A government industry task force on food marketing to children is likely to tell Congress that the nation’s largest food companies have started to self-regulate with new programs in a report that is expected Sept. 19th, according to those familiar with drafts of the report.
The task force report, initially due in July, was pushed back to September in part to let some major food marketers weigh in with their individual plans on trimming the marketing fat, which many have pledged to do.
Those have included a dozen food companies including Kelloggs, Coke, Kraft, General Mills, and most recently, Burger King, as well as media outlets Discovery Kids. Nickelodeon, and Cartoon Network.
The actions they’ve already announced are expected to be a big part of the report: Set nutritional guidelines for the foods they will market to kids under 12 in shows targeted to children. Some haver also agreed to limit or end host selling of snack or fatty foods by familiar TV characters, and encourage exercise and healthy diet both through programs in the community and storylines in shows.
Children’s activists on the task force aren’t likely to keep silent. “They’re not likely to roll over and say the industry has done everything it could,” said a source famliar with the drafts of the report that have been circulating among interested parties.
In addition to Brownback, the task force includes FCC Chairman Kevin Martin, and Commissioners Michael Copps and Deborah Taylor Tate.
But the heavy lifting was done by food marketers, and media companies and those activist groups trying to work together to battle the childhood obesity crisis and, in the case of industry representatives, avoid legislation or regulations restricting or banishing billions of dollars in TV advertising.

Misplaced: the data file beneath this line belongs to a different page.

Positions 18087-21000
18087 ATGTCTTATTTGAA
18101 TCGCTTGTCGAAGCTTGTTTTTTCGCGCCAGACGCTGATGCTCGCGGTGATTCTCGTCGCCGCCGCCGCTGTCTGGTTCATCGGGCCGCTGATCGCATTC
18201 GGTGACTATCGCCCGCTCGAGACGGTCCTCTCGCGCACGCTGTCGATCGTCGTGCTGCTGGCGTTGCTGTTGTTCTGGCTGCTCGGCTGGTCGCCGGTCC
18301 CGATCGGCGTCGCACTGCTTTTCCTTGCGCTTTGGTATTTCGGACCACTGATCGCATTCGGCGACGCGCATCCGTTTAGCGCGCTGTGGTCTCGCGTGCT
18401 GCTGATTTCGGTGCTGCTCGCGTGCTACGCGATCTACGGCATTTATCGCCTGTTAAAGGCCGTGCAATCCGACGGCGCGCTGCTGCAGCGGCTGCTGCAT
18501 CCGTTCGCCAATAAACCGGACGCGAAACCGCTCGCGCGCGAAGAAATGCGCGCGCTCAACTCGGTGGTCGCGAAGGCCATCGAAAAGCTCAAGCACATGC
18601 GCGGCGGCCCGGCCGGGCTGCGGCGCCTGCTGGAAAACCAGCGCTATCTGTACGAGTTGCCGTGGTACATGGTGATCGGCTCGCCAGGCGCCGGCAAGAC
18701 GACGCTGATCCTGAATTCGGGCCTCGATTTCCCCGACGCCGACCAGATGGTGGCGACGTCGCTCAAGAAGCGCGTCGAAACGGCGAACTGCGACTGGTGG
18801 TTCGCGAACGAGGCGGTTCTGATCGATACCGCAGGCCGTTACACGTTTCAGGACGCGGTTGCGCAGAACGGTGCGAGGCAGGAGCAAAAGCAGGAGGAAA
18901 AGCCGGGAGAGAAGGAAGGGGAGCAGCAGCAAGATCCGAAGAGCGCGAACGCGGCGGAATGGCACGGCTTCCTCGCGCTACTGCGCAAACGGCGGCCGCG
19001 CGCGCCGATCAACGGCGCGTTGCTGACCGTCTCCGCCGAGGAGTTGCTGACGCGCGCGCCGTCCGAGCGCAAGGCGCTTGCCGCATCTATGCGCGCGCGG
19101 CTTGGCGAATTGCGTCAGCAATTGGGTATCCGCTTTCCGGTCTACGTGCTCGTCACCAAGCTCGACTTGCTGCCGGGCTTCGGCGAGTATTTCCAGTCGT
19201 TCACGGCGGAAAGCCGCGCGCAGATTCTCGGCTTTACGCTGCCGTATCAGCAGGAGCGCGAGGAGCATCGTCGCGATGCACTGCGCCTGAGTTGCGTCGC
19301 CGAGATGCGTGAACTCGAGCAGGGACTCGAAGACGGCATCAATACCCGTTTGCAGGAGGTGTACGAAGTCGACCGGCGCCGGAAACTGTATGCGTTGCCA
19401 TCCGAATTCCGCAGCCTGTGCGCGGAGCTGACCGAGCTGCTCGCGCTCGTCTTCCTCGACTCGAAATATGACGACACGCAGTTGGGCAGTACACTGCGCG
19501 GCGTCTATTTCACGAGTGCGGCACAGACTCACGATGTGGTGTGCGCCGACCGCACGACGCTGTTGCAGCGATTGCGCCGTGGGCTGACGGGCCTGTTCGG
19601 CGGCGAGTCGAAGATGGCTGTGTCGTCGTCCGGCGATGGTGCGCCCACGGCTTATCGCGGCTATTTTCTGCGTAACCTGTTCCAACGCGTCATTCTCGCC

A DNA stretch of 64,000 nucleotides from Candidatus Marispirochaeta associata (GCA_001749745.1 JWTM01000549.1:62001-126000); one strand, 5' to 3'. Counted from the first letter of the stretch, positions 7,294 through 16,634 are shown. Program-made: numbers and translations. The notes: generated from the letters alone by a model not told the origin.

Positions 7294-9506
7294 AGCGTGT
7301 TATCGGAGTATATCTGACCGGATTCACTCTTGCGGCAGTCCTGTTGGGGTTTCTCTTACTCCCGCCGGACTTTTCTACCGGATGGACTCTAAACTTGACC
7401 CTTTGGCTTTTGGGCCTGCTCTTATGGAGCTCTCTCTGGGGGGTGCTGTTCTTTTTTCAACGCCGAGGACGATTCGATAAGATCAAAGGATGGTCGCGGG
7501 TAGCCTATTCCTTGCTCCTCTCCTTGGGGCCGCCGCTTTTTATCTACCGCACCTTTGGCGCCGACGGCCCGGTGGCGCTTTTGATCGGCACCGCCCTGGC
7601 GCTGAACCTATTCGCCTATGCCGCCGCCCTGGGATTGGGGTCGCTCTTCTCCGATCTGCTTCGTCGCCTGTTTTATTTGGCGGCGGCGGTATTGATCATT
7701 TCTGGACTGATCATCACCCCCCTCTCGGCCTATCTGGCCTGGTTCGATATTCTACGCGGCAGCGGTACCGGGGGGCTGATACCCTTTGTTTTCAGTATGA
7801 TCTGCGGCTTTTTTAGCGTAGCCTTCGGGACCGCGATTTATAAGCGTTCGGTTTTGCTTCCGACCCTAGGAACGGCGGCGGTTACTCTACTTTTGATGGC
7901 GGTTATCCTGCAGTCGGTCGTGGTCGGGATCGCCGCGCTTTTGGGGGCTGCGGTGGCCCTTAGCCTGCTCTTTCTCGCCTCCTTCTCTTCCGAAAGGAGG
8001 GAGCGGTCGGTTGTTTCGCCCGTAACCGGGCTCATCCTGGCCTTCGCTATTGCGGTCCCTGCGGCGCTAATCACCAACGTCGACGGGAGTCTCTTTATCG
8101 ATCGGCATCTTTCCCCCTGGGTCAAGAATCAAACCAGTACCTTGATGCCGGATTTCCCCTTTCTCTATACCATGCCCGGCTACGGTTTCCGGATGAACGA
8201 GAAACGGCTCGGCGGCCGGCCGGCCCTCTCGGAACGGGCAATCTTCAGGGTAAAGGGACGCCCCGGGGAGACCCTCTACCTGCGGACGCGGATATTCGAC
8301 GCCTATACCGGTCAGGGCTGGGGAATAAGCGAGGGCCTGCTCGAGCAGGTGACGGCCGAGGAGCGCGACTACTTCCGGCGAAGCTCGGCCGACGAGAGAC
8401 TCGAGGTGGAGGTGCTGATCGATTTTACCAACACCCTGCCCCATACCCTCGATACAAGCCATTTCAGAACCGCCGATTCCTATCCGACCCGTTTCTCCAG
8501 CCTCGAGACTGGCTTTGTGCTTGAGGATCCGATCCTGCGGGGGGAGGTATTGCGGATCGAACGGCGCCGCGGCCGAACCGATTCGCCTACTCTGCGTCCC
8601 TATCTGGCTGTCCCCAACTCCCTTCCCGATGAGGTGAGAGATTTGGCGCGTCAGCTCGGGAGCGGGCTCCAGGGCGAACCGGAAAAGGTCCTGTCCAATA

They are looking to avoid a crackdown like the one in Britain, where the government banned snack food ads in and around kids TV shows.
House Telecommunications & Internet Subcommittee Chairman Ed Markey, author of the Children’s Television Act that limited ads in children’s shows, has been using his bully pulpit as chairman to push food marketers and media companies to cut the fat, saying if they didn’t, Washington would have to step in.
The FCC requires TV stations to air at least three hours of educational and informational programming per week and Markey has told Martin he thinks it is within the FCC’s authority to rule that junk food ads in such shows would disqualify them for meeting that requirement. “If a show is telling a kid to eat an apple and exercise, and then the ads promote junk food, it undermines the intent of the law,” he told B&C recently.
Martin said he was “excited about the task force’s opportunity to formulate a plan of action, but said last week that “if something isn’t able to come out of that process, then I would take a look at what the commission could do directly under its current authority.”